Meanwhile, you have to start yelling at the lighting designer, tech director, sound designer, costume designer, etc. to get crew lists and acknowledgements to you. Don't send email at this point - everyone's busy doing last minute tasks, so you need to tell them directly.
Monday night you should print out a proof of the program. Show it to the producer, the directors, and tech director to make sure that everything they're expecting to see is there and provide another set of eyes. They'll have a few small edits, and suddenly remember a few names that they really should have added to their crew list. I, personally, like to limit the proof to only those people, so that everyone else has something new to read when you print the programs.
Your final, final deadline for information has to be Tuesday night. After that, you can spend most of Wednesday getting the final copy ready to go. Copytech is the best choice for both turnaround and price. You can print out a copy and take it down to 11-004 if you want to make sure that they understand what needs to be done, or create a PDF and use the CopyTech submission engine to submit it. In a pinch, Copytech can do it in a day, but I try to submit it to them on Wednesday with a Friday 4pm deadline so that you can review it after they do the job. Using the online PDF submission will actually result in better quality, but you need to be pretty explicit about what you want.
Your budget is probably such that you can create a 12-page black-and-white program - three sheets of paper, printed both sides, for about 24 cents a program. Charge it to our SAFO number (get that from the treasurer). Don't bother spending the cash to have Copytech fold the programs - cast members are usually chilling out a bit on opening night between about 6 and 7, so as long as the programs are in the space by 6pm you have cheap, exploitable labor to fold them. Make sure the stage manager knows to tell the cast to do that, or just start folding in front of everyone and you'll have helpers galore.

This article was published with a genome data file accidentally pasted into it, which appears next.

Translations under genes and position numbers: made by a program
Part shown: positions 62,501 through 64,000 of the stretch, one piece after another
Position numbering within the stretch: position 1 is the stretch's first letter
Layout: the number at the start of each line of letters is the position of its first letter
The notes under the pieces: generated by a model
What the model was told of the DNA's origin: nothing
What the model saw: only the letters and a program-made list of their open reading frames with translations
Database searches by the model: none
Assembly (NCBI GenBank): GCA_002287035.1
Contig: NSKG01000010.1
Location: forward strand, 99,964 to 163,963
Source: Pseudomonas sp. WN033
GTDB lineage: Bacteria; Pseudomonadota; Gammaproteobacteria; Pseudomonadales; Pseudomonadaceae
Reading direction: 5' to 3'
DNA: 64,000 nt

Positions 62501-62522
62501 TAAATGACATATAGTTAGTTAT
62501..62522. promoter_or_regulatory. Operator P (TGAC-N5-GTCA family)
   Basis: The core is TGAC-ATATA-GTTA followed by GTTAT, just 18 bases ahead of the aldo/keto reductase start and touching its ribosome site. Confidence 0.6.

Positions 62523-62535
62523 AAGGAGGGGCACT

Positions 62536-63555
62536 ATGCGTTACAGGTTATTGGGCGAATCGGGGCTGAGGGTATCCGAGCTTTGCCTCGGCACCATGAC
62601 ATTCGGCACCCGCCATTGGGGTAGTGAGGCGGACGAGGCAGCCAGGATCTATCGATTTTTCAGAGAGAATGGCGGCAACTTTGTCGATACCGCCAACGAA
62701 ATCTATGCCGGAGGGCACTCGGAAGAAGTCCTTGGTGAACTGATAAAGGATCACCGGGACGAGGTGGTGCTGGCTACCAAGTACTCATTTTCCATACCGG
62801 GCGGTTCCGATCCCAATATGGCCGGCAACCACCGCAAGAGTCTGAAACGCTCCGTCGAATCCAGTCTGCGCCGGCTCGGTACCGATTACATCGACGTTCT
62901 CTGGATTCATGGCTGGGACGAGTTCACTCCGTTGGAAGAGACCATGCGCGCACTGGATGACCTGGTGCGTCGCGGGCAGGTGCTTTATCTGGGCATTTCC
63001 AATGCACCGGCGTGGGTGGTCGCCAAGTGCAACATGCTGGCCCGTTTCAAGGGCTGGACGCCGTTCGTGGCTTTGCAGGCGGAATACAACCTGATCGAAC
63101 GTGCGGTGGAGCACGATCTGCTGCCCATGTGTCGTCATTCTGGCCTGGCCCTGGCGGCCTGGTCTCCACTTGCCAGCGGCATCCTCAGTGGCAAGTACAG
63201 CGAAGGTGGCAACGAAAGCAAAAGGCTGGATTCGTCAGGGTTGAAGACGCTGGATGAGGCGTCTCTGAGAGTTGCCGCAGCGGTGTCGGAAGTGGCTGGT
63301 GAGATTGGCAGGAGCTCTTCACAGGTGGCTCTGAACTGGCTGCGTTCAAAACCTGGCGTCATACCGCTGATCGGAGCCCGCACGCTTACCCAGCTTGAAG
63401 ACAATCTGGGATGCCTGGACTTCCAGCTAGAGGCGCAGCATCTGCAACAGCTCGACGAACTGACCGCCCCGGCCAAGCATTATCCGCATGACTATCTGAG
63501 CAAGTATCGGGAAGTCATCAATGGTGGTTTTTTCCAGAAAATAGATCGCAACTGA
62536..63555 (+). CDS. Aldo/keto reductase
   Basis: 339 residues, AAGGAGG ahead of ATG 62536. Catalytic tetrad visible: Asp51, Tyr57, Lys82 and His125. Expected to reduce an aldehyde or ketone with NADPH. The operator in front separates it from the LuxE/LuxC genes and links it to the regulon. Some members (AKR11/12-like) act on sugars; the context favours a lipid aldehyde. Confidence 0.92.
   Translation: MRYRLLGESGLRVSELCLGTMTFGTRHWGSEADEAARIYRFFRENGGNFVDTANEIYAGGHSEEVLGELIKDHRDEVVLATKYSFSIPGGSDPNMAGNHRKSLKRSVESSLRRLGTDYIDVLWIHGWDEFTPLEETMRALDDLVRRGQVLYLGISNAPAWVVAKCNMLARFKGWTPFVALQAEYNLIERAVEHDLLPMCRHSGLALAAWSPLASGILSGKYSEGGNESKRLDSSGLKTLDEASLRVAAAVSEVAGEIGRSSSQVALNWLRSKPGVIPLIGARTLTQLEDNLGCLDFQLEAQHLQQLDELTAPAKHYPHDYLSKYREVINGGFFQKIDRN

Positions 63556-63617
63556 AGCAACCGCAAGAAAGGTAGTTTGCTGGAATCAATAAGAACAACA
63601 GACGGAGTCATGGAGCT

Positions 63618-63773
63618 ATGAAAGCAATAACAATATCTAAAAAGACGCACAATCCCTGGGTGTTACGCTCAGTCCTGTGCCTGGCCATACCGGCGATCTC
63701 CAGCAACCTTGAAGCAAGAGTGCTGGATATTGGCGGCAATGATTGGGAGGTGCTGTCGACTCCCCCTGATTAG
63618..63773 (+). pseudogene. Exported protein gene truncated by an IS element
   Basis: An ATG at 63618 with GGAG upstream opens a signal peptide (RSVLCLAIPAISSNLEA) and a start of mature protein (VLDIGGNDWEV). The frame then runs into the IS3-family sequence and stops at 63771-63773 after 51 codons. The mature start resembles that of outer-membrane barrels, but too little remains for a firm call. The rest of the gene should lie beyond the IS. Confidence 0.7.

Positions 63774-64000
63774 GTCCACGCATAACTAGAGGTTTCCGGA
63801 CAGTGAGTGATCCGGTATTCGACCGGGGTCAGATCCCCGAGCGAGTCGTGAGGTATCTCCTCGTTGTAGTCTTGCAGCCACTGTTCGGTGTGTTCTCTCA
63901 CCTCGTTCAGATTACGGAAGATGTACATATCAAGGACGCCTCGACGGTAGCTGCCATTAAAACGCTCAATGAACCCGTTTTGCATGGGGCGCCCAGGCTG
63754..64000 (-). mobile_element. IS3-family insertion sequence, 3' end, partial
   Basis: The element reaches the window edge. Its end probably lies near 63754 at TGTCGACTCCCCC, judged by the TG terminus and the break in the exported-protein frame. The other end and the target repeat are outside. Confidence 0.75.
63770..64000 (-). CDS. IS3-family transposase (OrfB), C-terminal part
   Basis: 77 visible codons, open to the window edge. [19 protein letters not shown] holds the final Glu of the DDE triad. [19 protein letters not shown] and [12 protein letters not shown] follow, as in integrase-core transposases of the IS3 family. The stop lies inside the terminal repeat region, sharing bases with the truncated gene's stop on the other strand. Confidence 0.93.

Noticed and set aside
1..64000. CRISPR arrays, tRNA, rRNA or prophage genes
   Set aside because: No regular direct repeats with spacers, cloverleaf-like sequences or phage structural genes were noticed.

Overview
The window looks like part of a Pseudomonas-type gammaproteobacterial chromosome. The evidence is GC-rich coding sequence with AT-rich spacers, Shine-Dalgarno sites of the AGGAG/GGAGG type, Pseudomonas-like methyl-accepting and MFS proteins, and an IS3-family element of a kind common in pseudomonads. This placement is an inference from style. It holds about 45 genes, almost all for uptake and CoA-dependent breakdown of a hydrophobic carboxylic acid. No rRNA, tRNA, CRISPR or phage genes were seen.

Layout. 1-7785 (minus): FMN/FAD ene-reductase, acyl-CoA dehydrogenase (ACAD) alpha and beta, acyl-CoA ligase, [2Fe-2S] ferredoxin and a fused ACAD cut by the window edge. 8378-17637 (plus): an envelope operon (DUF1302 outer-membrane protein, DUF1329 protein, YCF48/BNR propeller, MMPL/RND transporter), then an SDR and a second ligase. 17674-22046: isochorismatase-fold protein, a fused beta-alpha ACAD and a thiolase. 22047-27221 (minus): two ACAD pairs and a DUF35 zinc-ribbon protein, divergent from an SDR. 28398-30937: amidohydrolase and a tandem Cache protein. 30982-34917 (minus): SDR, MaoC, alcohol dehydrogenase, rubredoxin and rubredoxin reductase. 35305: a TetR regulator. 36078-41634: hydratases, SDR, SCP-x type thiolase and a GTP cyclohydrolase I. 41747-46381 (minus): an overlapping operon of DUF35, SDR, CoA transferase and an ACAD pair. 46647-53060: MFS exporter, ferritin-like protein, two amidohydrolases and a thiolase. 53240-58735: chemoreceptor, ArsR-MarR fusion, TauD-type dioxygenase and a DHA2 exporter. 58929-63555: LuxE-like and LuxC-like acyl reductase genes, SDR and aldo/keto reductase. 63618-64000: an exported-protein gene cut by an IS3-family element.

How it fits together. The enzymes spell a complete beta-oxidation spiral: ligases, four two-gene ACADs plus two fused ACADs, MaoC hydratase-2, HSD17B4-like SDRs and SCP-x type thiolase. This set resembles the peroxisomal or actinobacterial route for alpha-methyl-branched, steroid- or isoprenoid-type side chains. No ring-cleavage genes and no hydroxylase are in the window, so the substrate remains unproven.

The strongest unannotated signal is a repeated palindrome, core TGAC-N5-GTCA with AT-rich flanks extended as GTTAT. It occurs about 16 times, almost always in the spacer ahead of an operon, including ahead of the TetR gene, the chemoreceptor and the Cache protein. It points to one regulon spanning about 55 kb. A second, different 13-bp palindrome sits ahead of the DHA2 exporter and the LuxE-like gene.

I often do two print runs, one before the first weekend and one just before the last, so that we don't make too many more than we need. Usually, though, it comes out to whatever my budget was, so you can always just do one run of all the programs that will fit the budget to make your life easier.
- Stephen Peters
The MTG program locker, under /mit/mtg/program, has several sample programs. Most of them are impressively old. Some were written in an obscure page formatting language called Scribe. But an example of a recent LATEX design is in 2006-Urinetown.
Under there you should be able to find everything I've use to make Guild programs under LATEX. But here's the top-level description: We use an mtgplaybill document class, which defines most of the environments that get used. This also sets up default cover page styles, but most of these can be overwritten.
There's a neat little Makefile (type gmake) which can take info from the web and put them in files that can be included into the program file. You'll need to change your Makefile to use the right year and season for the show so that it will find the right files.
The program/ProgramTools directory holds some useful tools for pulling data from the website and converting them to LATEX files, and for taking a PDF program printed one page per sheet and reassembling them into a program booklet that can be properly folded.
- ... already.1
- If you really want to go for using LATEX, more power to you. See A for more information on how I do it.